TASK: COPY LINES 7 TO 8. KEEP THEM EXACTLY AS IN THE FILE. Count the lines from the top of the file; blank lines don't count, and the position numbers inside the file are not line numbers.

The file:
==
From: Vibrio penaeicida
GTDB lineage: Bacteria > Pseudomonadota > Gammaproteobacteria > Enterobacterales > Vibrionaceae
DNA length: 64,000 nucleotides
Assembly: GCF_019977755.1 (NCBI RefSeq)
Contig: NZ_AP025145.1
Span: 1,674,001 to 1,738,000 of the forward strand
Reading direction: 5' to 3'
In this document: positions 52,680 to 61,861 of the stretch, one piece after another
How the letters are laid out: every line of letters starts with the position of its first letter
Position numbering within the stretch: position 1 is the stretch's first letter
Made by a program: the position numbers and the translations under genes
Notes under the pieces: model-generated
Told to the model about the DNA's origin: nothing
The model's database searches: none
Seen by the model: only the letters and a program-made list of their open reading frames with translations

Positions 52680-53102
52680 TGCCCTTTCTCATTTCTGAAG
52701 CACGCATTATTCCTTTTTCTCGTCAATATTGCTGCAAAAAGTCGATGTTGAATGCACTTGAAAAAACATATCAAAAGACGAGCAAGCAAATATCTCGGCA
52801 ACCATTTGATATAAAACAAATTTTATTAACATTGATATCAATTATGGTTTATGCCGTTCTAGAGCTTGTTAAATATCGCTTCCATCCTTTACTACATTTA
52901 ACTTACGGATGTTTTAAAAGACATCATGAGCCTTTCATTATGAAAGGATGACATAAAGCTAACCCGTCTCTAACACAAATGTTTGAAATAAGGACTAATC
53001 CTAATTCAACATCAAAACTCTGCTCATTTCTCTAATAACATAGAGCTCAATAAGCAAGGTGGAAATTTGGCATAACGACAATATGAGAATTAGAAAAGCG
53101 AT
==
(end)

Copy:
Reading direction: 5' to 3'
In this document: positions 52,680 to 61,861 of the stretch, one piece after another